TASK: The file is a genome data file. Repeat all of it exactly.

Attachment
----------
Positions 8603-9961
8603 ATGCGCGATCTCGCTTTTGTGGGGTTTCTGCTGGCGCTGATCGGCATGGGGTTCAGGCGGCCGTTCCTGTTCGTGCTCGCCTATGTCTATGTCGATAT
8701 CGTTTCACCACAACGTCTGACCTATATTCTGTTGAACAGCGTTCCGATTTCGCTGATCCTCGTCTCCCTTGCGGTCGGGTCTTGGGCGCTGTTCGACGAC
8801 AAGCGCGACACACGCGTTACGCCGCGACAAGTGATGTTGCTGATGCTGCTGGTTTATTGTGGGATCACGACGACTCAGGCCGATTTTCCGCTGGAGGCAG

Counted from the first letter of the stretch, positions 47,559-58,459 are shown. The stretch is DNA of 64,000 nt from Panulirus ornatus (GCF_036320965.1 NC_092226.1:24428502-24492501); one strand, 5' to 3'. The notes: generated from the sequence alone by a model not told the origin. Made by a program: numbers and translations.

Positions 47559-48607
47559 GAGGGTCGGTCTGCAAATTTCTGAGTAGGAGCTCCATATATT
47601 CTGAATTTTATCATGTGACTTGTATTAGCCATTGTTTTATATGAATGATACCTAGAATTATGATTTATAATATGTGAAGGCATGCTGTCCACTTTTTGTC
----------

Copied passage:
Positions 8603-9961
8603 ATGCGCGATCTCGCTTTTGTGGGGTTTCTGCTGGCGCTGATCGGCATGGGGTTCAGGCGGCCGTTCCTGTTCGTGCTCGCCTATGTCTATGTCGATAT
8701 CGTTTCACCACAACGTCTGACCTATATTCTGTTGAACAGCGTTCCGATTTCGCTGATCCTCGTCTCCCTTGCGGTCGGGTCTTGGGCGCTGTTCGACGAC
8801 AAGCGCGACACACGCGTTACGCCGCGACAAGTGATGTTGCTGATGCTGCTGGTTTATTGTGGGATCACGACGACTCAGGCCGATTTTCCGCTGGAGGCAG

Counted from the first letter of the stretch, positions 47,559-58,459 are shown. The stretch is DNA of 64,000 nt from Panulirus ornatus (GCF_036320965.1 NC_092226.1:24428502-24492501); one strand, 5' to 3'. The notes: generated from the sequence alone by a model not told the origin. Made by a program: numbers and translations.

Positions 47559-48607
47559 GAGGGTCGGTCTGCAAATTTCTGAGTAGGAGCTCCATATATT
47601 CTGAATTTTATCATGTGACTTGTATTAGCCATTGTTTTATATGAATGATACCTAGAATTATGATTTATAATATGTGAAGGCATGCTGTCCACTTTTTGTC